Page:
As the saying goes: trends come and go, but style is forever. This means that what most people wore 20 years ago and saw as stylish may no longer be in fashion and be considered ugly today. But if a person has an eye for style, the trends wouldn’t affect whether or not they looked fashionable because they know how to look timeless without giving in to all the trends.
When it comes to makeup, the ‘80s provided us with the boldest and most colorful trends. Nowadays, YouTube beauty gurus, makeup moguls, and Anna Wintour control the trends that make their way to both Instagram models and high-end fashion shoots. With some styles in different times making a comeback, can some of the main features of ‘80s makeup make a comeback in the next few years?
If you haven’t been paying attention from 1990 to 2013, you could actually say that full-faced makeup never left. This is also known as “full coverage” makeup, or the style where it’s obvious (at least, to most women) that nothing about a woman’s facial features is natural. This doesn’t necessarily mean a face full of dark and bold makeup, though; sometimes, it can be a soft look, but the face is so impeccably flawless and sculpted that it looks nothing like a natural face.
Nowadays, full-faced makeup still exists, but instead of the heavy foundation that was borderline cakey in the ‘80s, new formulas make it possible to provide full coverage while still looking and feeling lightweight. However, take note that by using full-coverage foundation, you’ll also need to apply other layers of makeup unless you’re going for an unnaturally monotone face without any coloring.
The Beauty Mark
While flawless faces where a trend in the ‘80s, there was one acceptable flaw that some women saw as stylish: the beauty mark. It’s a euphemism for a dark mole located on your face. Sometimes, it may be an unattractive feature, but women like Marilyn Monroe and Cindy Crawfordwere able to make it work and turn it into a beauty trend. So much so that women who actually had flawless skin were drawing them on for style.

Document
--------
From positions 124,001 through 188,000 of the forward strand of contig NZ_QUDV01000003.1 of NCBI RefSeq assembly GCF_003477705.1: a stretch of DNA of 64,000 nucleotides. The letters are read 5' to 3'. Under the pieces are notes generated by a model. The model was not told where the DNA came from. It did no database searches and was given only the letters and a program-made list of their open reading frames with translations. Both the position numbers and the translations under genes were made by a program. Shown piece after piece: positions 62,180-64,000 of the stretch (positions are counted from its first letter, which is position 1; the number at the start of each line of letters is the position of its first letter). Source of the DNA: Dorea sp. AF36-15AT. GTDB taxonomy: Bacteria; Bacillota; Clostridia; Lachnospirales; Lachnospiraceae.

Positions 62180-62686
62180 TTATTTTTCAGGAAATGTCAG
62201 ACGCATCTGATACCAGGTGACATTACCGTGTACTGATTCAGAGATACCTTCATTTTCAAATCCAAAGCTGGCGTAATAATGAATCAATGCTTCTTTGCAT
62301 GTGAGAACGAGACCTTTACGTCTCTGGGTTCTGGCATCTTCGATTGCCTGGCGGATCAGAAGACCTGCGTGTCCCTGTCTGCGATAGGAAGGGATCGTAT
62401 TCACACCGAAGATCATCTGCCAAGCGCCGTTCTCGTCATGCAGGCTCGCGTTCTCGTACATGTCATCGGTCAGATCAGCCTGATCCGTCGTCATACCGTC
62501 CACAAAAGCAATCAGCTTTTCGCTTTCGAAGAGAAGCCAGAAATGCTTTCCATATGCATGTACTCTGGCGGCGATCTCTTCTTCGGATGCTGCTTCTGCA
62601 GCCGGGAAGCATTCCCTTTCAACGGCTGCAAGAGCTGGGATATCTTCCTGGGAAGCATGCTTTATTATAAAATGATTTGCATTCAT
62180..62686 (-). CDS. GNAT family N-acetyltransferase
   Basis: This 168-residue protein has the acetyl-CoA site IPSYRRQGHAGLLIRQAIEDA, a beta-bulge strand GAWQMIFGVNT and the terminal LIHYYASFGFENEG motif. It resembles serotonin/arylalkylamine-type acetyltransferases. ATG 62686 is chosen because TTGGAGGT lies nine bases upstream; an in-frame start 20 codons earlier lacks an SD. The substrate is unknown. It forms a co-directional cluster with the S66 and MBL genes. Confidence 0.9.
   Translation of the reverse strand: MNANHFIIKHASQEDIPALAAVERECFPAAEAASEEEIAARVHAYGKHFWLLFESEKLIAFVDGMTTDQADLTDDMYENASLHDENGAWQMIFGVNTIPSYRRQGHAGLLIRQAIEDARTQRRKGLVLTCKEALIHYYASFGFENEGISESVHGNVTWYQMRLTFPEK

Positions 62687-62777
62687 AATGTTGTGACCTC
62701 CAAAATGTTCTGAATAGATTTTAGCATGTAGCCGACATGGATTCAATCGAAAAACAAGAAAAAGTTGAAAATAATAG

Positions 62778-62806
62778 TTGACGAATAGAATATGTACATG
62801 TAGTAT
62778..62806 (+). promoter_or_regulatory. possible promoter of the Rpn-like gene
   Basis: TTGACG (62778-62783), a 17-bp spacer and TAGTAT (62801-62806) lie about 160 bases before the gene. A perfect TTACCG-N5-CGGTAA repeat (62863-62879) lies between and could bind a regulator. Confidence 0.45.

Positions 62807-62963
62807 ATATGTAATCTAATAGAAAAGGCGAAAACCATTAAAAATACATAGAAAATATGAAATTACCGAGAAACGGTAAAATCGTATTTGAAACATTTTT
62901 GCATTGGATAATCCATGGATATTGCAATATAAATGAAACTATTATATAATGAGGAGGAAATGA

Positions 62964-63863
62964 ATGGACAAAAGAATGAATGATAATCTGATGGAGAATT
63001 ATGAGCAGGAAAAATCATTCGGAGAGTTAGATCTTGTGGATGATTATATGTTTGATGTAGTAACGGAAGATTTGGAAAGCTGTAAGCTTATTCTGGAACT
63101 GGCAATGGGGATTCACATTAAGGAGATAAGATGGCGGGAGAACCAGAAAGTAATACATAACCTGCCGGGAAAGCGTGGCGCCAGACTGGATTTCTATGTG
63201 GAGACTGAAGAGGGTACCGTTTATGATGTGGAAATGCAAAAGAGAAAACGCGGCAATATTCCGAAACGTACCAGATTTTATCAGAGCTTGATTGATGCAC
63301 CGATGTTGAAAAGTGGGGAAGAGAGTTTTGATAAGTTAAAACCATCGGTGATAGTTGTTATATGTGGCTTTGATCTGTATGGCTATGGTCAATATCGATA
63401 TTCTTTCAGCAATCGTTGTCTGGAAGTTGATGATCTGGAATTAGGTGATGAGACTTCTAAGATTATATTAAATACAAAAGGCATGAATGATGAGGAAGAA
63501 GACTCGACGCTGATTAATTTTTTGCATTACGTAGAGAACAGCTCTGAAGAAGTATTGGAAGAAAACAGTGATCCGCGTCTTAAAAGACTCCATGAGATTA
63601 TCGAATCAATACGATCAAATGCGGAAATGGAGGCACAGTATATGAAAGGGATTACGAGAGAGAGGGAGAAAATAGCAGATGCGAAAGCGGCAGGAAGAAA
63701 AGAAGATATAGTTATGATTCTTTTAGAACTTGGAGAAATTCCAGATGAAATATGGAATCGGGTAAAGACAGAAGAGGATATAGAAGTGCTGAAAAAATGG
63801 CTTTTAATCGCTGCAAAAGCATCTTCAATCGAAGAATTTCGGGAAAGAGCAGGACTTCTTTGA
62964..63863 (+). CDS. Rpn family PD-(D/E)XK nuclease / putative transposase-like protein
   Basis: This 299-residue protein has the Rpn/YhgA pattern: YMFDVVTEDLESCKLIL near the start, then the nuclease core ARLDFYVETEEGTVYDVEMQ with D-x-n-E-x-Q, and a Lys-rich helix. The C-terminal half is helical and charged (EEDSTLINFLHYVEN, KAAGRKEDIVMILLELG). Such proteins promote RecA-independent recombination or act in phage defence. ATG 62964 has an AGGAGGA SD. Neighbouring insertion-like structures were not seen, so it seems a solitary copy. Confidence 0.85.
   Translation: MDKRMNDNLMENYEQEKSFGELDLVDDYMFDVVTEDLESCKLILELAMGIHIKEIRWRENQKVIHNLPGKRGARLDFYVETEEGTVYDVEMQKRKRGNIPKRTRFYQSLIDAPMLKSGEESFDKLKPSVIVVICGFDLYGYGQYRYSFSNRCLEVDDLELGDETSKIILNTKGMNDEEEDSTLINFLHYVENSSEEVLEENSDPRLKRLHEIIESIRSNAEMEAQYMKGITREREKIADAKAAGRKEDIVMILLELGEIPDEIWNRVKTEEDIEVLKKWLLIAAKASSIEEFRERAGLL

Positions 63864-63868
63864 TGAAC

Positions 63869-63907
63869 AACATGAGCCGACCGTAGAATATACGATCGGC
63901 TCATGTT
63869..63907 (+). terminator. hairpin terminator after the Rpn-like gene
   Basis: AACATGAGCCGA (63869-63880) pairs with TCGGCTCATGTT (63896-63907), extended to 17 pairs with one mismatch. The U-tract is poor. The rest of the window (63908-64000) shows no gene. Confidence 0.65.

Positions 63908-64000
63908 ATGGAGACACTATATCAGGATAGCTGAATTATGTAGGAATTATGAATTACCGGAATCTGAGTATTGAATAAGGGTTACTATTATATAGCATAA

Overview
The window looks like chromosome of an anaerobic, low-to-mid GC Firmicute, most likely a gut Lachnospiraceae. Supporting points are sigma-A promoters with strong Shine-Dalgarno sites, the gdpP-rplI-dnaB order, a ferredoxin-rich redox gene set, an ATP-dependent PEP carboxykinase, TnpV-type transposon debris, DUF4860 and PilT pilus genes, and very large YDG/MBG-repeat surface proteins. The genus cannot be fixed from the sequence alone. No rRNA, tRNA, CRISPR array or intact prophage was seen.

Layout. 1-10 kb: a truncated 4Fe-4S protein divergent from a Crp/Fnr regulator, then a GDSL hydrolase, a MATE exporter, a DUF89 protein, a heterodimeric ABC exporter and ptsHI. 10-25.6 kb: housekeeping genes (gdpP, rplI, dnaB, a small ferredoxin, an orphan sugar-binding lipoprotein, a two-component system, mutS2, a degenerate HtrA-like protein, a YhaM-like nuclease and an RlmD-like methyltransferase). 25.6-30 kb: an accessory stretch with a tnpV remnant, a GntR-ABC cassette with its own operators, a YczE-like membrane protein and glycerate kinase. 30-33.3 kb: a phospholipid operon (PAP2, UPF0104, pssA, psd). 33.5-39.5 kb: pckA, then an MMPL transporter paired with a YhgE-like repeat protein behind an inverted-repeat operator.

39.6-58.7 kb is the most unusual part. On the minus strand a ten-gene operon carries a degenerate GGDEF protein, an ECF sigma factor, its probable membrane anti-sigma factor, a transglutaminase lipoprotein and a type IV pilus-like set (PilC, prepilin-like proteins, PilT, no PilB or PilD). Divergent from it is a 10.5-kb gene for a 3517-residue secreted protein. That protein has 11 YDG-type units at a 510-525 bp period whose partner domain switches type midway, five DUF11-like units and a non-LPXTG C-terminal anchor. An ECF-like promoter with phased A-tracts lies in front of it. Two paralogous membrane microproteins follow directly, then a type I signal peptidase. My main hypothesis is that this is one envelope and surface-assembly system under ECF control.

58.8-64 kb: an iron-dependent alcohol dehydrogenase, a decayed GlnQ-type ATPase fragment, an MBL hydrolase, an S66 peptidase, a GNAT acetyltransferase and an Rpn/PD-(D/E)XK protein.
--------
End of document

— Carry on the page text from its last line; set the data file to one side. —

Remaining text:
While women like Scarlett Johansson, Natalie Portman, and Eva Mendes can sport their beauty marks confidently, it seems that less women are willing to draw mole-looking circles on their face. There was, however, a new trend seen last year up to earlier this year that is similar to it: fake freckles.
Although freckles were considered a flaw in the past that many women sought to cover with foundation, more women are accepting of their freckles, with some even seeing it as the new kind of beauty mark. As a result, even women with flawless skin draw on their own freckles.
Unless we’re talking theatre stage makeup, drag makeup, or costume party makeup, I doubt this will ever go back in style for everyday looks. For those who are familiar with applying eyeshadow, you may know the different parts of the area: from the crease, to the lid, to the lash lines, up to the brow bone. For everyday looks, your eyeshadow should almost always be applied up to your crease area. When going out and you want to try bolder colors, you could extend up to just beneath your brow bone. But in the ‘80s, the style was to cover the entire area from the brow bone down to the upper lash line (sometimes even beneath the lower lash line) with bold eyeshadow colors.
Courtesy of Heartapps
In the ‘80s, this trend could make your eyes pop – and it still can if executed properly. At worst, you could end up looking like The Red Queen from Alice in Wonderland with blue eyeshadow coloring the entire area from her lashes to her brows.
Bold Thick Eyebrows
While Cara Delevigne inspired the thick eyebrows in the early 2010’s, these were already a thing back in the ‘80s before ultra-thin eyebrows took over in the ‘90s. But go easy on the eyebrow pencil and avoid drawing chunky rectangles above your eyes, though. Because when we say bold and thick eyebrows were trendy in the ‘80s, we’re not taking it to the extreme. This trend can be traced back to Brooke Shields, whose naturally full and thick eyebrows made her the Cara Delevigne of her time. Because of the bold color of her brow hair, it made it framed her face and drew attention to her pretty eyes.
For a while in the early 2010’s, we saw the rise of the “Instagram eyebrows,” brows that were so perfectly sculpted, shaped, and drawn on that they looked more like art pieces than actual brows. However, the trend seems to have died down after 2016, and the new trend is now back to natural-looking (albeit sometimes thick) eyebrows.